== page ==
DISABILITY ANALYSIS

I. The Regulatory Sequential Evaluation

The Commissioner has developed a five-step sequential inquiry to determine whether a claimant is disabled within the meaning of the Act. Keyser v. Comm'r of Soc. Sec. Admin., 648 F.3d 721, 724 (9th Cir. 2011). See also Parra v. Astrue, 481 F.3d 742, 746 (9th Cir. 2007); 20 C.F.R. §§ 404.1520, 416.920. Each step is potentially dispositive.

At Step One the claimant is not disabled if the Commissioner determines the claimant is engaged in substantial gainful activity. 20 C.F.R. §§ 404.1520(a)(4)(I), 416.920(a)(4)(I). See also Keyser, 648 F.3d at 724.

At Step Two the claimant is not disabled if the Commissioner determines the claimant does not have any medically severe impairment or combination of impairments. 20 C.F.R. §§ 404.1509, 404.1520(a)(4)(ii), 416.920(a)(4)(ii). See also Keyser, 648 F.3d at 724.

At Step Three the claimant is disabled if the Commissioner determines the claimant's impairments meet or equal one of the listed impairments that the Commissioner acknowledges are so severe as to preclude substantial gainful activity. 20 C.F.R. §§ 404.1520(a)(4)(iii), 416.920(a)(4)(iii). See also Keyser, 648 F.3d at 724. The criteria for the listed impairments, known as Listings, are enumerated in 20 C.F.R. part 404, subpart P, appendix 1 (Listed Impairments).

If the Commissioner proceeds beyond Step Three, she must assess the claimant's residual functional capacity (RFC). The claimant's RFC is an assessment of the sustained, work-related physical and mental activities the claimant can still do on a regular and continuing basis despite her limitations. 20 C.F.R. §§ 404.1520(e), 416.920(e). See also Social Security Ruling (SSR) 96-8p. "A regular and continuing basis' means 8 hours a day, for 5 days a week, or an equivalent schedule." SSR 96-8p, at *1. In other words, the Social Security Act does not require complete incapacity to be disabled. Taylor v. Comm'r of Soc. Sec. Admin., 659 F.3d 1228, 1234-35 (9th Cir. 2011)(citing Fair v. Bowen, 885 F.2d 597, 603 (9th Cir. 1989)). The assessment of a claimant's RFC is at the heart of Steps Four and Five of the sequential analysis when the ALJ is determining whether a claimant can still work despite severe medical impairments. An improper evaluation of the claimant's ability to perform specific work-related functions "could make the difference between a finding of disabled' and not disabled.'" SSR 96-8p, at *4.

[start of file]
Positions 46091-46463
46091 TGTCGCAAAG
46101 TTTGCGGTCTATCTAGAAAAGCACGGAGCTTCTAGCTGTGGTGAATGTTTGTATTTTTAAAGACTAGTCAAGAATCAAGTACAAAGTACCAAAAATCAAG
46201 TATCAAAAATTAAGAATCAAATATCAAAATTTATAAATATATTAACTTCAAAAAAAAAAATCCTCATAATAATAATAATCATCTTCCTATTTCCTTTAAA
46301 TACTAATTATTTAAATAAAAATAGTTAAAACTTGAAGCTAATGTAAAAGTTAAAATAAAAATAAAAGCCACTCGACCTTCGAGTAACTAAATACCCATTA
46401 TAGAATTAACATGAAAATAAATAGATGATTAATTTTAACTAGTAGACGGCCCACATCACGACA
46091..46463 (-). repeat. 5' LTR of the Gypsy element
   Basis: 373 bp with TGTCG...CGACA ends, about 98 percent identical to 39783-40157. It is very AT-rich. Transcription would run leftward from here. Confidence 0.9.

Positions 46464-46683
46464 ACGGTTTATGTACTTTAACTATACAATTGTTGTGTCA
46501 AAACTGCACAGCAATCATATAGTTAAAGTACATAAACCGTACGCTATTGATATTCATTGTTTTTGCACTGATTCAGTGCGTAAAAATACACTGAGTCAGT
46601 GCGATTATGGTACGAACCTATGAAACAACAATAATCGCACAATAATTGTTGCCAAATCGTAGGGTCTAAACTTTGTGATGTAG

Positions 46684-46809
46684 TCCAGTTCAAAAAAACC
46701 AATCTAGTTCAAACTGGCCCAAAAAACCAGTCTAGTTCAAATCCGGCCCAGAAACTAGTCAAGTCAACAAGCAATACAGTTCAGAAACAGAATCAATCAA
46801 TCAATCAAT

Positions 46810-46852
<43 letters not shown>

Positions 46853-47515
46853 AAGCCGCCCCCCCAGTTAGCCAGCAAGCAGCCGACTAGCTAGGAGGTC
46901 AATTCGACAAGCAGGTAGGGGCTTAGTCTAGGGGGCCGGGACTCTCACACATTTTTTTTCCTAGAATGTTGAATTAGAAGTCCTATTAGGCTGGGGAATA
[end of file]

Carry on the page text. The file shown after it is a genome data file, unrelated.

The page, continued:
At Step Four the claimant is not disabled if the Commissioner determines the claimant retains the RFC to perform work she has done in the past. 20 C.F.R. §§ 404.1520(a)(4)(iv), 416.920(a)(4)(iv). See also Keyser, 648 F.3d at 724.

If the Commissioner reaches Step Five, she must determine whether the claimant is able to do any other work that exists in the national economy. 20 C.F.R. §§ 404.1520(a)(4)(v), 416.920(a)(4)(v). See also Keyser, 648 F.3d at 724-25. Here the burden shifts to the Commissioner to show a significant number of jobs exist in the national economy that the claimant can perform. Lockwood v. Comm'r Soc. Sec. Admin., 616 F.3d 1068, 1071 (9th Cir. 2010). The Commissioner may satisfy this burden through the testimony of a VE or by reference to the Medical-Vocational Guidelines set forth in the regulations at 20 C.F.R. part 404, subpart P, appendix 2. If the Commissioner meets this burden, the claimant is not disabled. 20 C.F.R. §§ 404.1520(g)(1), 416.920(g)(1).

II. Evaluation of Drug and Alcohol Abuse

A claimant is not considered disabled if drug addiction or alcoholism is a contributing factor material to the determination of disability. 42 U.S.C. § 1382c(a)(3)(J). See also Monan v. Astrue, 377 F.Appx. 629, 630 (9th Cir. 2010). Substance abuse is a material factor when the claimant's limitations would not be disabling if the claimant stopped using drugs or alcohol. 20 C.F.R. §§ 404.1535(b), 416.935(b).

Thus, if the claimant is found to be disabled and there is medical evidence of substance abuse, the ALJ must determine whether drug addiction or alcoholism "is a contributing factor material to the determination of disability." 20 C.F.R. §§ 404.1535(a), 416.935(a). To assess the materiality of drug or alcohol abuse, an ALJ must first conduct the five-step inquiry without distinguishing the separate impact of alcoholism or drug addiction. ...